In our May 20, 2014 Patient Safety Tip of the Week “Ophthalmology: Blue Dye Mixup” we discussed an unfortunate case where methylene blue was used during cataract surgery rather than trypan blue and noted we suspected this risk could be present at many hospitals or ambulatory surgery centers.
Well, in fact, it
has happened before. An almost identical case in North Carolina just resulted
in a $1.5 million malpractice award (Upchurch
2014). The patient was undergoing
cataract surgery and the ophthalmologist ordered VisionBlue
(trypan blue) to stain the cataract so it could be safely removed. But a nurse instead
brought methylene blue and handed it to a surgical technician, who gave it to the
ophthalmologist. Both the nurse and the technician testified they announced
that the drug was methylene blue but the ophthalmologist apparently never heard
that. The patient became permanently blind in that eye and developed glaucoma
in it as well.
Though we don’t want to minimize the importance of communication and personal accountability in such cases, it is very clear there is a huge system issue here. The system actually put those healthcare workers and the patient in a vulnerable position that allowed the mistake to happen. It is very much akin to the concentrated potassium chloride issue of the past in which nurses accidentally administered fatal doses of concentrated KCl to patients. There was little reason for nurses to have access to vials of concentrated KCl yet we placed them on nursing units and it was simply a matter of time until someone unwittingly drew up a syringeful and administered a fatal dose. Our eventual system fix was to remove vials of concentrated KCl from floor stock on nursing units.
We need to do the same thing in this scenario. We need to eliminate the opportunity for nurses or technicians and ophthalmologists to inadvertently allow methylene blue in a patient’s eye. As we noted in our May 20, 2014 Patient Safety Tip of the Week “Ophthalmology: Blue Dye Mixup” this is really an example of confusion about LASA (look-alike, sound-alike) drug pairs. So if you are an OR or ASC that does eye surgeries, you should add this drug pair (methylene blue and trypan blue) to your LASA list and take appropriate precautions to minimize the chance they might be mixed up. If you are a facility that only does eye cases, you probably have no need for methylene blue and therefore should not stock it at all. In other facilities where you may have a legitimate need for methylene blue (for example, it is used to help identify leaks in some surgeries or to help identify tissue in need of debridement in others) you clearly need to store the two blue dyes separately. If you have a dedicated “eye” room and can store all the medications and materials for eye surgery there (or in an automated dispensing cabinet dedicated to ophthalmology) make sure that methylene blue is not in those areas. It might even be worth considering putting warning labels on methylene blue stating “not for eye cases” or something to that effect. We are unaware of any “tallman” lettering conventions for this drug pair. A logical one might be “METHYLENE blue” and “TRYPAN blue” but you’d have to make sure that these choices are not confused with any other drugs or substances you stock.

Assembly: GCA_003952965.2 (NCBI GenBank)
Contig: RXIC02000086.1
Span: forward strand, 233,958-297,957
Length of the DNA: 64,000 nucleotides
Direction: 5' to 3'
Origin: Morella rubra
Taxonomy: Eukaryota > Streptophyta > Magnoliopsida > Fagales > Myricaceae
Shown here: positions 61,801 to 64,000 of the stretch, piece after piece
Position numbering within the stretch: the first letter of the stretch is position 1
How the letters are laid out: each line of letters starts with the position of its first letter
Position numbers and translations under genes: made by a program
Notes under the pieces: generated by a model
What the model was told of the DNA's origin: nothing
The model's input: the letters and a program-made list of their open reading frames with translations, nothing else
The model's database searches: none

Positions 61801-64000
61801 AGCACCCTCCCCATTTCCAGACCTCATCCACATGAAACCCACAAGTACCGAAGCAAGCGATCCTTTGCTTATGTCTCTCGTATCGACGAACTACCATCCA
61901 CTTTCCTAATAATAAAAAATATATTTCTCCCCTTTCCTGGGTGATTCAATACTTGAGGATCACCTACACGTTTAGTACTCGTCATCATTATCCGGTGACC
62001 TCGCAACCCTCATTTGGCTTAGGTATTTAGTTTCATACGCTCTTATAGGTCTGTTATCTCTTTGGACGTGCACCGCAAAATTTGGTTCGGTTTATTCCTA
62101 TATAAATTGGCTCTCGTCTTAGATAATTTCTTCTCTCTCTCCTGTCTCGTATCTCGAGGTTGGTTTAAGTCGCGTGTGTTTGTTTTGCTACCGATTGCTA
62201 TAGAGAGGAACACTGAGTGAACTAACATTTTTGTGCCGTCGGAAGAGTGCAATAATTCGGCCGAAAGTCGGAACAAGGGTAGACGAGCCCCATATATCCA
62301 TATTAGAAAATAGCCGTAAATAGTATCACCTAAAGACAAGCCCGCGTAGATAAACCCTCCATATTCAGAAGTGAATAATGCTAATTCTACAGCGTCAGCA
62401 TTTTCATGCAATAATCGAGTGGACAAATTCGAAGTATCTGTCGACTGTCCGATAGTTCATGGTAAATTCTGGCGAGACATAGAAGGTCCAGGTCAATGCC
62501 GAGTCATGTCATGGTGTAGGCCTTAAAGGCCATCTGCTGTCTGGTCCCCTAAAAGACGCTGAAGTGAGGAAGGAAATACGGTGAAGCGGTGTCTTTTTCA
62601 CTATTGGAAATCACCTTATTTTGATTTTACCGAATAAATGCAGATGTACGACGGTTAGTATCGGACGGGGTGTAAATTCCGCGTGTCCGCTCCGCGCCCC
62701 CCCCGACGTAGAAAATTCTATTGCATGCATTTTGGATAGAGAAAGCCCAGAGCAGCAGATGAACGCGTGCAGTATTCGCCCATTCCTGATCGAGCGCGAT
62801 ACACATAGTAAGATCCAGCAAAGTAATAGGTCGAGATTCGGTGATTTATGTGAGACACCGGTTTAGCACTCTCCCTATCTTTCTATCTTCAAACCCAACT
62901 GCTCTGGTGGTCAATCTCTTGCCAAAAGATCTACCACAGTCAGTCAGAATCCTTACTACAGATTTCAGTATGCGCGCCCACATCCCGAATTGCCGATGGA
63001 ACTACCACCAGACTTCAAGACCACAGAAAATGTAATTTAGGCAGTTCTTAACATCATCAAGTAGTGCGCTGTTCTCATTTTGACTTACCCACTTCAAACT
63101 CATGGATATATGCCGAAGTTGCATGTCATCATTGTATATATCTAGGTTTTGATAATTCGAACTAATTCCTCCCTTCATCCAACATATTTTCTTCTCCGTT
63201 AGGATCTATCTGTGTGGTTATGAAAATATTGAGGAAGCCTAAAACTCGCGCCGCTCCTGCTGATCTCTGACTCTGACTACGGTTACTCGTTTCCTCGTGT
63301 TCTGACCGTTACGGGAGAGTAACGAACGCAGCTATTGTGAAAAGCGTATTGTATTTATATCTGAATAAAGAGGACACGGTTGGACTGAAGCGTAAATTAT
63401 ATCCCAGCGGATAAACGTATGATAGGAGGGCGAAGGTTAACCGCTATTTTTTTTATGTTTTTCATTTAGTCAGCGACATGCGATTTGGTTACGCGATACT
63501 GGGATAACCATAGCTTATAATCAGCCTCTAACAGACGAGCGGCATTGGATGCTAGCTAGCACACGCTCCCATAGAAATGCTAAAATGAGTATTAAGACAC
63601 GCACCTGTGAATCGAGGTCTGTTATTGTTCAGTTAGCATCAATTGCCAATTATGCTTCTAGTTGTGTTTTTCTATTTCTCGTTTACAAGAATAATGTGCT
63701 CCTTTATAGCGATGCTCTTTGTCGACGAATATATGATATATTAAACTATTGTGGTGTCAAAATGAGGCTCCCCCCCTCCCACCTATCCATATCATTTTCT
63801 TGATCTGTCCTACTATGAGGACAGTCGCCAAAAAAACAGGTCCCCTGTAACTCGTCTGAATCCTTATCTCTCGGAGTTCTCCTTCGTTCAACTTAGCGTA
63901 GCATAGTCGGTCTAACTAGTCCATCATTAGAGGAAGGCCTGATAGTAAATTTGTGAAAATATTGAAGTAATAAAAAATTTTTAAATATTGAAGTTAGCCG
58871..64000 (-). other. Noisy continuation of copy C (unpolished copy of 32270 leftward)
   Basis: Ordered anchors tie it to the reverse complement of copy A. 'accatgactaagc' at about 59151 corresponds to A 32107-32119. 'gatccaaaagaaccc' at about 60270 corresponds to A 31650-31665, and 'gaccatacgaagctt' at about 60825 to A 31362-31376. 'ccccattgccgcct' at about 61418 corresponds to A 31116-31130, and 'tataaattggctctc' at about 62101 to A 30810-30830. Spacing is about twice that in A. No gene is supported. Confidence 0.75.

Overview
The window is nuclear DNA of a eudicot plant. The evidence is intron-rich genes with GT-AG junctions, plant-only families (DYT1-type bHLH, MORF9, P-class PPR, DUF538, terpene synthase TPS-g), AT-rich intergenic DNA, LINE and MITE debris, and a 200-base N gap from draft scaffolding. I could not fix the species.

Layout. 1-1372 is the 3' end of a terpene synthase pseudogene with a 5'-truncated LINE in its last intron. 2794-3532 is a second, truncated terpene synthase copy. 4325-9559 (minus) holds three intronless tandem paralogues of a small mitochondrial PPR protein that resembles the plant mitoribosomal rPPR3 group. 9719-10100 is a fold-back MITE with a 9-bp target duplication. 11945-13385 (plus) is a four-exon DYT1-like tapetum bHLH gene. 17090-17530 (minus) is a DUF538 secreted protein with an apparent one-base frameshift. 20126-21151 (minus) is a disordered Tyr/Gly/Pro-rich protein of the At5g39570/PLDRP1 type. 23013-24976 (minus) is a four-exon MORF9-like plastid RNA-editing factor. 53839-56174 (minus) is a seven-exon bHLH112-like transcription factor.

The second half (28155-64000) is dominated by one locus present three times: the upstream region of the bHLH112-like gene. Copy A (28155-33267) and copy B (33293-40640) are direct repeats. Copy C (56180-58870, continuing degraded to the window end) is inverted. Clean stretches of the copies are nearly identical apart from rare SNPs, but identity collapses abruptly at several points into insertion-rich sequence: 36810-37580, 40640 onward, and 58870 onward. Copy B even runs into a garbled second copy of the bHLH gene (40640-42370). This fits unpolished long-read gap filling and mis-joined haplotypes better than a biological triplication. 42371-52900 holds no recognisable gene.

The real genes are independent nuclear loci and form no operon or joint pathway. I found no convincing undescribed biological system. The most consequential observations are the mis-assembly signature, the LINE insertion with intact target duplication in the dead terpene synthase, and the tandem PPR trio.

This is a serious situation that could put your patients, your staff, and your reputation at risk. It deserves your immediate attention to ensure it doesn’t happen in your facilities.
This is also a great example of our failure to disseminate valuable lessons learned promptly. The North Carolina case occurred in 2008, the California case (CDPH 2014) in 2013. We don’t know if the North Carolina case had been discussed in the ophthalmology literature before. We’re also willing to bet that these two cases were not the only ones. With the concentrated KCl issue it took many years for people to recognize that these cases were happening at multiple different hospitals and ultimately implement a system change. Let’s hope it does not take many years for hospitals and ASC’s to implement system changes here.
Some of our previous patient safety columns involving ophthalmology issues:
June 5, 2007 “”
March 11, 2008 “Lessons from Ophthalmology”
June 8, 2010 “Surgical Safety Checklist for Cataract Surgery”
June 2012 “Tailored Timeouts for Ophthalmologists”
May 20, 2014 “Ophthalmology: Blue Dye Mixup”
Upchurch K. Jury awards cataract patient $1.5M in malpractice suit. The Herald-Sun Aug. 20, 2014
CDPH (California Department of Public Health). 2014. Intake Number CA00368387.
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